Paraphrasing key ideas demonstrates understanding of new concepts, while directing the summary toward a specific audience demonstrates the ability to translate and apply new knowledge for a particular group.
For example, students may choose work in fields of elementary education or medicine, in which discussing material with students or patients requires explaining information at a different level. Here are a few examples of directed paraphrasing to a specific audience.
Transfer and apply prompts students to recall new knowledge and apply it to their own environment.
For example, librarians can ask what students would do differently during their next research based on what they learned and practiced during library instruction.
3-2-1 gives students a chance to list things they learned, questions they still have, how they will apply new information, and measures understanding, interests, curiosity, or confusion.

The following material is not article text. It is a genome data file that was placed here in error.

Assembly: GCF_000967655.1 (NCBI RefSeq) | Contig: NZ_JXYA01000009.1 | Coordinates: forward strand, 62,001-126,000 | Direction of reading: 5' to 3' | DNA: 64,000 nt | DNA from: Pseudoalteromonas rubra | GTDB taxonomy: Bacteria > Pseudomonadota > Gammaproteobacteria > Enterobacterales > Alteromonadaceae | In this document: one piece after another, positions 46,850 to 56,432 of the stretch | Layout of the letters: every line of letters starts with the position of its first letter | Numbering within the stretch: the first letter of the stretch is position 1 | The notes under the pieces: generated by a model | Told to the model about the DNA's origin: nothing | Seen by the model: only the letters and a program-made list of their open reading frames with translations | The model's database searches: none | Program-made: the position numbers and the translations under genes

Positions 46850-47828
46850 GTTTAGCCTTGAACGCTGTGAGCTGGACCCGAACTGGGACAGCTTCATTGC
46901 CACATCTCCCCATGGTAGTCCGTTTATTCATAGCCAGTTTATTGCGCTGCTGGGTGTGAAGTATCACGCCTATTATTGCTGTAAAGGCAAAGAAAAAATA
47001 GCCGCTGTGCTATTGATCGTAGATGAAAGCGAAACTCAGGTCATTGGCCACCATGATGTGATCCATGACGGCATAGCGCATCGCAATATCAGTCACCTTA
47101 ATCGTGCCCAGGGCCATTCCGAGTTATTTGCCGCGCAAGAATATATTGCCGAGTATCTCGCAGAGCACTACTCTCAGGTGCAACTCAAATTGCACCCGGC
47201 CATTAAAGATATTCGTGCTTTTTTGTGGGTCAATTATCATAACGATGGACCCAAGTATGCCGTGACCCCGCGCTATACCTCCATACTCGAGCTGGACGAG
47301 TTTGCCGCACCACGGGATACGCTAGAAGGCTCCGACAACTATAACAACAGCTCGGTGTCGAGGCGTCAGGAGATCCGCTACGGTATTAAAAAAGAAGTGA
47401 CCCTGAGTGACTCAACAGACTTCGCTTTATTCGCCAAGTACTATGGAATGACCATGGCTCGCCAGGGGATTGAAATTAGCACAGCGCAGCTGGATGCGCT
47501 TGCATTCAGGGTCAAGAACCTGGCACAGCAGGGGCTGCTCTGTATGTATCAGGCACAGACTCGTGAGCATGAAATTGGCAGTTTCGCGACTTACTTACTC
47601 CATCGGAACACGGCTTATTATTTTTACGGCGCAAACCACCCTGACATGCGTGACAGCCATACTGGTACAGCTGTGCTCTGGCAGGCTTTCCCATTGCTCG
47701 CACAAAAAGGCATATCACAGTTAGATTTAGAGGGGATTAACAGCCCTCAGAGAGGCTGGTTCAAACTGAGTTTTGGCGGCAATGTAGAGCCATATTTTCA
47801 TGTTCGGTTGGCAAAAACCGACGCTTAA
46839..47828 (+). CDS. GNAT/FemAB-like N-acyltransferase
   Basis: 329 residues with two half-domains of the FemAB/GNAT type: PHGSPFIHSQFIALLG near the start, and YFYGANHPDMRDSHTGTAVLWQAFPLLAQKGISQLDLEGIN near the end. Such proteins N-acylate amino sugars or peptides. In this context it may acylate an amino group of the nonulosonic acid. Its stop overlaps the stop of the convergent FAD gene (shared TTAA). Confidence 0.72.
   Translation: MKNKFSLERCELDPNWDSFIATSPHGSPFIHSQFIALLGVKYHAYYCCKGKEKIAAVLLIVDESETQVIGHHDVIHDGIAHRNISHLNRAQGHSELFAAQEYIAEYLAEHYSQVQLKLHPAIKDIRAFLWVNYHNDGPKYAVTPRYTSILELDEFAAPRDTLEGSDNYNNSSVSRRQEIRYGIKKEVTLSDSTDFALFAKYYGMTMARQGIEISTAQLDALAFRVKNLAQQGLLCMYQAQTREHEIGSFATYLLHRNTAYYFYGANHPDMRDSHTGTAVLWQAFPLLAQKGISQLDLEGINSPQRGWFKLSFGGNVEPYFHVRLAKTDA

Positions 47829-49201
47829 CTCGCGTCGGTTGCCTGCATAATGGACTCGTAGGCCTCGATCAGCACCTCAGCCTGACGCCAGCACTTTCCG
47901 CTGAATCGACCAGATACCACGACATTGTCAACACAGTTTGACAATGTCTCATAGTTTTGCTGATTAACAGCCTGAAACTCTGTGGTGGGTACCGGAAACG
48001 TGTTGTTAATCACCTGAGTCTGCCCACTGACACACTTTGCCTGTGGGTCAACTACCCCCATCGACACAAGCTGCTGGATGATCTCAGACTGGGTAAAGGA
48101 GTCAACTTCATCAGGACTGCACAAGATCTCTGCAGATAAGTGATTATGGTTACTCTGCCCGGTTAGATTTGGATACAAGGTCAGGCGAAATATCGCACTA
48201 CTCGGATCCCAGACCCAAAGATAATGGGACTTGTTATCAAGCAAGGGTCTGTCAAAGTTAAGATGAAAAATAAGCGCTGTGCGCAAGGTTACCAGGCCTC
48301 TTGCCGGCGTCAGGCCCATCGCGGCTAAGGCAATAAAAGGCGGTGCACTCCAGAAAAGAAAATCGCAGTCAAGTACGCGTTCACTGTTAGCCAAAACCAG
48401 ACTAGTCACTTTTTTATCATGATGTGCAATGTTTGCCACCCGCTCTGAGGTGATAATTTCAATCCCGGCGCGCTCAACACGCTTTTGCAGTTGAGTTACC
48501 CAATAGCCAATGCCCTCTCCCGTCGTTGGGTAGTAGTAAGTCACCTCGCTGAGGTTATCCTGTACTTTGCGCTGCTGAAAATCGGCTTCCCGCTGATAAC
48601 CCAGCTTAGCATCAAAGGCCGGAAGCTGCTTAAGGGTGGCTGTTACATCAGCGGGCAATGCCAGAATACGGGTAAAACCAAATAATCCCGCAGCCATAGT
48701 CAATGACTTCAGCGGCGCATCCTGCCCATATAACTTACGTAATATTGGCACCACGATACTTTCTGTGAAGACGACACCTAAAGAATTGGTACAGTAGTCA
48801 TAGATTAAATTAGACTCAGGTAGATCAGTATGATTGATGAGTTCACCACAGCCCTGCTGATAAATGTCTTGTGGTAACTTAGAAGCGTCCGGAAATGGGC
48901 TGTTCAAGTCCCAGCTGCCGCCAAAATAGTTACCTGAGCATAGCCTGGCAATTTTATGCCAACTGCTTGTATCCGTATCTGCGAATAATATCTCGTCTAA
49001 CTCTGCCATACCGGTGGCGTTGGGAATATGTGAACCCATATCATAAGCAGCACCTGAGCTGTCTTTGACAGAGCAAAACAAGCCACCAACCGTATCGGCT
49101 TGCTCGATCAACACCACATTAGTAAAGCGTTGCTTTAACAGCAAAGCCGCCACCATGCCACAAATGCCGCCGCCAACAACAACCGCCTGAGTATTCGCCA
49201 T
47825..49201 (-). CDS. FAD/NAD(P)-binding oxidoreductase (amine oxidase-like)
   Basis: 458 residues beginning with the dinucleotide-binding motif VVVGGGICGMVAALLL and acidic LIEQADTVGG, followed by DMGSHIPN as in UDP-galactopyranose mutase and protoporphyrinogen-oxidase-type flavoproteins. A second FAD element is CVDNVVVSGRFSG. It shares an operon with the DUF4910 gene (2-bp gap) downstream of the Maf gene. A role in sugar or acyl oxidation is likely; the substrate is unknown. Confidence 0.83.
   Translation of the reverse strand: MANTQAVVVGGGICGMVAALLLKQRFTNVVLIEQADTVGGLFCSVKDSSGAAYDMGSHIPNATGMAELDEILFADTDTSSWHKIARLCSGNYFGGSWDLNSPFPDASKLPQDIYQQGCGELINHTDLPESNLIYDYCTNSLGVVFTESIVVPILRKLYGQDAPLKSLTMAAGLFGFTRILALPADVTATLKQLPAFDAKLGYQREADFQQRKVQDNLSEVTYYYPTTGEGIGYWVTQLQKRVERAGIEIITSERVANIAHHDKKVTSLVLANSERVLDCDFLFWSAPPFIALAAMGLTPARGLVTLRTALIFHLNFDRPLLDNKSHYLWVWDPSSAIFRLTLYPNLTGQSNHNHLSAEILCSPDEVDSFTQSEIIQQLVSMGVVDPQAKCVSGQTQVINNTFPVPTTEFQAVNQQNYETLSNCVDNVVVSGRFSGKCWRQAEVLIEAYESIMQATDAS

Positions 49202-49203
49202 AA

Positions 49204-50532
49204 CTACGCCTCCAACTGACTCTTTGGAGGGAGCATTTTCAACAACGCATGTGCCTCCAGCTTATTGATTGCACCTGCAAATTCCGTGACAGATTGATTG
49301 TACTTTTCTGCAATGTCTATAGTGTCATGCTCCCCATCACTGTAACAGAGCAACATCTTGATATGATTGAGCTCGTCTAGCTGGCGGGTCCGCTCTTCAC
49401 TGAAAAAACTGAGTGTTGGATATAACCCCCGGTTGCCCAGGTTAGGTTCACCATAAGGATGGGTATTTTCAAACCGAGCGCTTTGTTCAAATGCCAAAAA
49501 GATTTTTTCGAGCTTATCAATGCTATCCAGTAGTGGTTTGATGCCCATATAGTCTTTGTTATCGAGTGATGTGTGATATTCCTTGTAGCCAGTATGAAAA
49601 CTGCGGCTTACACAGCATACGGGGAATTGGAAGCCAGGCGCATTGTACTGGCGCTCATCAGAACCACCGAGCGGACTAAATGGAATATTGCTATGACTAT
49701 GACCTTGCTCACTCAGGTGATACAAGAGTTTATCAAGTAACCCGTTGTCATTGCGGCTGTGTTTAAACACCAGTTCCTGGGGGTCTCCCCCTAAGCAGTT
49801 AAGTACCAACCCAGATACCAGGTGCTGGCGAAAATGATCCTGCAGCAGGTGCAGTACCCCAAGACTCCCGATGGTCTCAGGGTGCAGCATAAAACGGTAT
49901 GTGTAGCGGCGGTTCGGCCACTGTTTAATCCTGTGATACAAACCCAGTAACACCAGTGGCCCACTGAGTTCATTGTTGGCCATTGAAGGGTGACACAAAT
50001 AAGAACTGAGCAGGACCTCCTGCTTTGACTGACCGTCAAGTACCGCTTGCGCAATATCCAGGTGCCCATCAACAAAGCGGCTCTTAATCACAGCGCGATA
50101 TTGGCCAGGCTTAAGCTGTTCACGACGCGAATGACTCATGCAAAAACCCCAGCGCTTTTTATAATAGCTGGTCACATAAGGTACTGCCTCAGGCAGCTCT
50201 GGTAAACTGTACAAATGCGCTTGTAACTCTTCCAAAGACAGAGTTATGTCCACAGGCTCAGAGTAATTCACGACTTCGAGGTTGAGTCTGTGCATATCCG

There are endless variations of 3-2-1 applications. Questions can be content specific, in list or graphic form, completed individually or in groups.
Class modeling involves physical engagement of students demonstrating understanding and application of concepts. Students can confirm understanding through movement or performance rather than through speaking or writing.
Example: Boolean Operators
After a brief introduction to the concept, the librarian runs a class exercise demonstrating via human model how Boolean Operators work. Students are asked to stand based on categories that are suggested. Ex: (students) AND (glasses OR contacts) AND (coffee OR tea OR caffiene).
Alternatively, the librarian will divide the class into groups, asking each group to demonstrate how either AND or OR works via a human model.